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Japan's move sparks furor

By JIANG XUEQING in Tokyo | China Daily | Updated: 2023-08-28 07:00

Editor's note: The release of nuclear-contaminated water from the Fukushima Daiichi Nuclear Power Plant into the Pacific Ocean began last week despite strong international opposition. China Daily looks at the reactions from the local community, its neighbors and the Pacific Island countries, and examines the far-reaching impact of the discharge.

A staff member of Mothers' Radiation Lab Fukushima tests a sample of seawater taken near the Fukushima Daiichi nuclear power plant, damaged by a March 11, 2011, earthquake and tsunami, in Iwaki, northeastern Japan, on Friday. EUGENE HOSHIKO/ASSOCIATED PRESS

Citizens' groups demand halt to nuclear water release, slamming govt decision

Japanese protesters are continuing to urge the government to halt the release of nuclear-contaminated water from the Fukushima Daiichi nuclear power plant into the ocean, which began on Thursday.

Citizens' groups held a protest rally near the Prime Minister's Office in Tokyo again on Friday, strongly opposing the government's go-ahead for the Tokyo Electric Power Company to begin releasing contaminated water from the wrecked Fukushima nuclear plant into the ocean.

Protesters said the government had chosen the least expensive and easiest method of disposing of Fukushima's radioactive water, ignoring strong opposition from Fukushima residents and the Japanese public. This also disregards international legal obligations, they said.

Mizuho Fukushima, leader of the Social Democratic Party and a member of the House of Councilors, the upper house of the National Diet, said at the rally that the Japanese government's decision allows the discharge of radioactive substances into natural environments and such a move is an "atrocity".

A lot of political manipulation is behind the move, she said.

Similar protests were staged by civic groups in other Japanese cities. Among their appeals was one saying, "Don't spread any more poison in the sea."

Hirofumi Kokubun, secretary-general of the Iwate Prefectural Association for a Peaceful, Democratic and Progressive Japan, emphasized that the release of contaminated water is a unilateral breach of promises made to fishers and the public, and constitutes a reckless act that undermines democracy.

Kyoko Yoshida, vice-chairman of the Japanese Communist Party's Iwate Prefectural Committee, said policymakers should not be allowed to ignore the lessons of the nuclear accident and to give priority to the profits of the Tokyo Electric Power Company over the safety of citizens.

Citing concerns over food safety and pollution of the ocean, China suspended the imports of all aquatic products originating from Japan from Thursday.

Mami Moriya, a teacher of children with intellectual disabilities, said: "When it comes to potential dangers like this, there's no such thing as being too cautious. So if people from other countries say they don't want to import Japanese seafood products, that's understandable. It's only natural for other countries to give priority to the health and safety of their own people."

Tokyo Electric Power Company has been unable to accurately determine the amount of radioactive substances to be discharged. Beginning the ocean discharge is thus certain to damage the natural environment, disrupt the livelihoods of fishers and threaten food safety for the public, Moriya said.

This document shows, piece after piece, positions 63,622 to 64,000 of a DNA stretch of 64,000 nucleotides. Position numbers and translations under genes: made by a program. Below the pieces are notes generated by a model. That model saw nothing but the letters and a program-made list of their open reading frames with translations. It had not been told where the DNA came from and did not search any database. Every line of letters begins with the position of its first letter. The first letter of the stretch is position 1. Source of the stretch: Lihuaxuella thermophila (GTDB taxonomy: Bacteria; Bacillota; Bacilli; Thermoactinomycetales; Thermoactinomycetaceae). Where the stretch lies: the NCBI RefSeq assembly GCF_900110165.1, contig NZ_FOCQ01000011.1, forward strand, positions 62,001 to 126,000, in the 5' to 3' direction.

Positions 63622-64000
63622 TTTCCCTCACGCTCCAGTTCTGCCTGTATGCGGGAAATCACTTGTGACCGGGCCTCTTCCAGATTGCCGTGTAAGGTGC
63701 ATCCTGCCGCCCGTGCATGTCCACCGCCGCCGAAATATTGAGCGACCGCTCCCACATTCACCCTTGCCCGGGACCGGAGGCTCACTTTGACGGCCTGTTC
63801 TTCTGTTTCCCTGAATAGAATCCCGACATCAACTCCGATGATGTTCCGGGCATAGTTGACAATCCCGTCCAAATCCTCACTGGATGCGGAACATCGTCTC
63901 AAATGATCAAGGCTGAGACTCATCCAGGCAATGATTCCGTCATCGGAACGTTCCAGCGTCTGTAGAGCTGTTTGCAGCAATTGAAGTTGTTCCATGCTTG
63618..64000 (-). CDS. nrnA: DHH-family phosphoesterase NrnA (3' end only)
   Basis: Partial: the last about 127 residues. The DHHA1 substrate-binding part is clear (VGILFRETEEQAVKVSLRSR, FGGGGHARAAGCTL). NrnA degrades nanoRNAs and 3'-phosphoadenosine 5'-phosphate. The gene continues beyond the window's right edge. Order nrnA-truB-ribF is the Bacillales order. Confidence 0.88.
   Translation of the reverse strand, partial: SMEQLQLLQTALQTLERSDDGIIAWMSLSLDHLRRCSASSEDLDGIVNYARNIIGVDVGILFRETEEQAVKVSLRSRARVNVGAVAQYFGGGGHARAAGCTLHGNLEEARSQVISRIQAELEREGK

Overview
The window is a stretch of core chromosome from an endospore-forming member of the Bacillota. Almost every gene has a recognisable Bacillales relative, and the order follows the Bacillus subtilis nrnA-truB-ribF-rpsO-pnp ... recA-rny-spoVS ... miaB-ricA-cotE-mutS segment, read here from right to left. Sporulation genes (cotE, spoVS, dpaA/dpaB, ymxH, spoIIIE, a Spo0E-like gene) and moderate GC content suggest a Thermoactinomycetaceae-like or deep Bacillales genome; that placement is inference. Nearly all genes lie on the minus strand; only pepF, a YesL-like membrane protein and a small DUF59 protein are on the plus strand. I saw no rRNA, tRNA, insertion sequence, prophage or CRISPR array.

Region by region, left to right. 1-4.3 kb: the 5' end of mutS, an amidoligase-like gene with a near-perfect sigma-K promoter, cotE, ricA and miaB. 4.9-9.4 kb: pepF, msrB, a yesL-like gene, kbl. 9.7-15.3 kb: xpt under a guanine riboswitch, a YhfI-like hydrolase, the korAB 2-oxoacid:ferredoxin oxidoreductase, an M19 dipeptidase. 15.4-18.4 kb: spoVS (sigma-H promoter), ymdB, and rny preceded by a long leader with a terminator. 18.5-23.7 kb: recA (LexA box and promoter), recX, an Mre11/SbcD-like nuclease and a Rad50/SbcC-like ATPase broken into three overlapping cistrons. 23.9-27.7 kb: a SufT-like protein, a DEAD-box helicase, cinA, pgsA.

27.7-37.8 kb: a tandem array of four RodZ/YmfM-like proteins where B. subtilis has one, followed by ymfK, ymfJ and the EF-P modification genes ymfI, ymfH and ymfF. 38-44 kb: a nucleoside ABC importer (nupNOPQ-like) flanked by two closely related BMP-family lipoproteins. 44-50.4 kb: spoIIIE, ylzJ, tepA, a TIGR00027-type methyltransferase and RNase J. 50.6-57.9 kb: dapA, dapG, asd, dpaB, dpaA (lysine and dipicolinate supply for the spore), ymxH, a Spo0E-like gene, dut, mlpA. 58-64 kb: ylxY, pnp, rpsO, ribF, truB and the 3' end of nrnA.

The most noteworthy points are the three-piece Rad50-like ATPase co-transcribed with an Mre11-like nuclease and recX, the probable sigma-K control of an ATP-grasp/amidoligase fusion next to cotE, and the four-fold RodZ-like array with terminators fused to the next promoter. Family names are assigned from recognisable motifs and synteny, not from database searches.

She urged the government and the power company to pass on accurate data related to nuclear-contaminated water to other countries because, she said, the ocean discharge affects the future of all life on Earth.

Masashi Tani, secretary-general of the Japan Congress Against A-and H-Bombs (Gensuikin), said: "After the government and the company accurately disclose the information, judging whether the ocean discharge is safe or not is up to us. It's not for the business promotion side to say whether it's safe or not."

Voicing worries

Kinzaburo Shiga, a third-generation fisherman in Iwaki, Fukushima Prefecture, said he has been in the fishing industry for more than 50 years and is worried about whether the younger generation will be able to continue fishing. Shiga said he is preparing for the lifting of a ban from Sept 1 on bottom trawling, a method of fishing that involves dragging heavy nets across the seafloor, and feels anxious about this season's fishing, which will continue until the end of June, the newspaper Fukushima Minpo reported.

The decision to proceed with the ocean discharge will have a substantial negative impact on Japanese products, primarily in fisheries, agriculture and forestry, thus dealing an economic blow to Japan. Simultaneously, the release of nuclear-contaminated water may also affect inbound tourism to the country, said Zhang Yulai, vice-president of the Japan Institute of Nankai University in Tianjin.

"Japan should be prepared to face various challenges and may even bear a heavy cost. Undoubtedly, the dumping of contaminated water will also severely affect its international image," Zhang said.

Li Ruoyu, a visiting research fellow with the Institute of Japanese and Korean Studies at Sichuan Normal University in Chengdu, said: "As a researcher of Japanese issues, what concerns me the most is the risk of the Japanese government's categorization of all questioning of the ocean discharge as politically unfriendly toward Japan. While such an approach may cater to domestic nationalist sentiments in Japan, it hinders the resolution of the issue and fails to effectively mitigate potential contamination risks."

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